What I Think Happened in Galilee

It’s pretty common to hear atheists (and skeptics in general) talk about the fact that the burden of proof always rests with the person making the positive statement. In the case of religion, this means that it’s not up to me to prove that God doesn’t exist (proof of a negative usually being a futile exercise); rather, a theist would have to prove that God does exist in order to get my attention. In particular, an atheist is under no obligation to provide the natural explanation for any particular miraculous story; it is more than enough to point out that there is some natural explanation that is more plausible than the supernatural one. Natural explanations tend to have a head start in the plausibility race, so usually this isn’t too hard.

But sometimes it’s fun to speculate.

Back when I was a Christian (getting up to a year and a half ago), one of the most important aspects of what I believed was that Jesus’ life (and death, and subsequent re-life) happened pretty much as the gospels describe it. Here’s a brief sample of the reasons I had for believing that: there is a lot of manuscript evidence that the gospels we have today are pretty much as they were written; they were written by eyewitnesses, many of whom were persecuted or killed for their faith; they were written in a short period after Jesus’ death, before myths would have time to develop; and so on. There were also a few arguments on more specific topics, which would be familiar to a lot of people, such as the Lunatic/Liar/Lord trilemma, and the “who stole the body” attempt to prove the resurrection by elimination.

It goes without saying that I don’t believe any of this as an atheist. The evidence as I summarised it is, at best, exaggerated, and I could go on at length about it. But this means that I have to believe that there’s some other, natural, explanation for how someone came to write about these things in what we now call the four gospels. As mentioned above, I’m under no obligation to explain exactly how it happened (which is handy, because I can’t); but I do have to believe that a natural explanation exists. And given that I do believe that an explanation exists, I don’t think I’d ever be able to resist trying on a few hypothetical examples.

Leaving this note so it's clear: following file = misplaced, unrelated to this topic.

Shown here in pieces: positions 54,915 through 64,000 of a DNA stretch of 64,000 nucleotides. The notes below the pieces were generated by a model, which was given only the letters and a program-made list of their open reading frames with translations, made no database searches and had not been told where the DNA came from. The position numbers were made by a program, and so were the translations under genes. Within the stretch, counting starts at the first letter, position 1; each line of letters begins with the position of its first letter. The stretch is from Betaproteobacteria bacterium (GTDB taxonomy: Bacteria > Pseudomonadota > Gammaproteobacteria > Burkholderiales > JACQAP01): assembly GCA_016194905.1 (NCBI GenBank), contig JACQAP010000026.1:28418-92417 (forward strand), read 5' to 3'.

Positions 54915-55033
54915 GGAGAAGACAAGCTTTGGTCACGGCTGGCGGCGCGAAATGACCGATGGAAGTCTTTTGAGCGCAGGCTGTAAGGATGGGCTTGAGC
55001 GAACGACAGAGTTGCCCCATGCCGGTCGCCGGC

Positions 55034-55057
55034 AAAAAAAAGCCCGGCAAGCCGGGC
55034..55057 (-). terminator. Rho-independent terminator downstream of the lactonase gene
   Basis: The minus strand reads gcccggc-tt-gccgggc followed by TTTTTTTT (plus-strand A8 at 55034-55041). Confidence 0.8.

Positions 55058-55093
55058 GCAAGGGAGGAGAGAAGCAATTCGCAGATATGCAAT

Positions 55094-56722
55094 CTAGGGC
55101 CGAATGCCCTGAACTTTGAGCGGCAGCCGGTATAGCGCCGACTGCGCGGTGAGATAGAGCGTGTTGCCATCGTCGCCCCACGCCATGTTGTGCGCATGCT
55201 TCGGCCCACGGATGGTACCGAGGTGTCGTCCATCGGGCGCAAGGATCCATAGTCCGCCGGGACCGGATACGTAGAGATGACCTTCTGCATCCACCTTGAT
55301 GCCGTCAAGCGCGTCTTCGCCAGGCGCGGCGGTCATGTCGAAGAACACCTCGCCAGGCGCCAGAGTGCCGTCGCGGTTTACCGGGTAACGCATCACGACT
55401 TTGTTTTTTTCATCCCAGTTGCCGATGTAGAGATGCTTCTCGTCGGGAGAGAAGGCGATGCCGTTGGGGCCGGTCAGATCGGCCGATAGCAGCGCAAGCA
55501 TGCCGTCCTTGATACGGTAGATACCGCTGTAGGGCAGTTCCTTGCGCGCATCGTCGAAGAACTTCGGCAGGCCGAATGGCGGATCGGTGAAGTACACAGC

What follows is my favourite hypothetical. I’ve never heard anyone else propose it exactly, but I wouldn’t be surprised if someone has. I also wouldn’t be surprised to find evidence that makes it pretty unlikely, although I’m not aware of any at the moment. I’m making no attempt to push it as being true or even well-researched, it’s just the idea that happens to appeal to me the most.

A handful of scholars (more than Christians generally like to admit) have seriously proposed that Jesus never existed at all. A good essay on this is Choking on the Camel at Ebon Musings, which uses material from Earl Doherty’s The Jesus Puzzle. This may well be the case; my personal gut feeling is that it’s an overreaction to Christian apologists’ frequent statements that nobody doubts that Jesus was a real person.

I do find myself drawn to one of the ideas they mention, that Christianity borrowed heavily from an earlier sect that believed in a messiah, but one whose death and resurrection occurred in the spiritual realm, who was never incarnated as a physical person. This sort of idea wouldn’t have been out of place among the mystical religions of first-century Palestine. However, I find it hard to accept that this story of Jesus came first, since the stories of Jesus’ earthly activities seem to appear earlier than the more mystical parts of the gospels. (Mark, the earliest gospel, has gives most down-to-earth account of Jesus’ ministry, while John, the latest, gives the most mystical and gnostic-ish. Also, most of the agreement between the synoptic gospels comes before Jesus’ death; the accounts of his resurrection share very little text, suggesting that they came later.)

So here’s my theory.

A mystical sect of Judaism, which you could probably call a form of gnosticism, had developed by the early first century AD. This sect believed that the messiah was a spiritual being, probably that he was the son of God, and that he had died as a redemptive sacrifice for mankind’s sins. Salvation was attained through this knowledge, which was known only to this sect (i.e. gnosis), and quite possibly by a ritual baptism to participate in his death and spiritual rebirth.

Meanwhile, a (fully human) religious figure by the name of Jesus was causing a bit of a stir in and around Galilee. His main message was that the rituals and legalism of Pharisaic Judaism were a waste of time perpetuated by a corrupt hierarchy, and that people could show their devotion better by loving their neighbour, helping the poor and sick, and not living an extravagant life. This brought him into an increasingly bitter fight with the Pharisees until they ended up getting him executed.

Most of Jesus’ followers dispersed and got on with their lives. However, a handful of them happened to stumble across the aforementioned gnostic sect. After a bit of a discussion with some of its members, they realised that there was at least one point that they had in common – their central figure had died. In their grief-stricken, and quite natural, desire to find some meaning in the loss of their leader, they latched onto the idea that Jesus’ death might have been intended, and that Jesus was the messiah of this sect.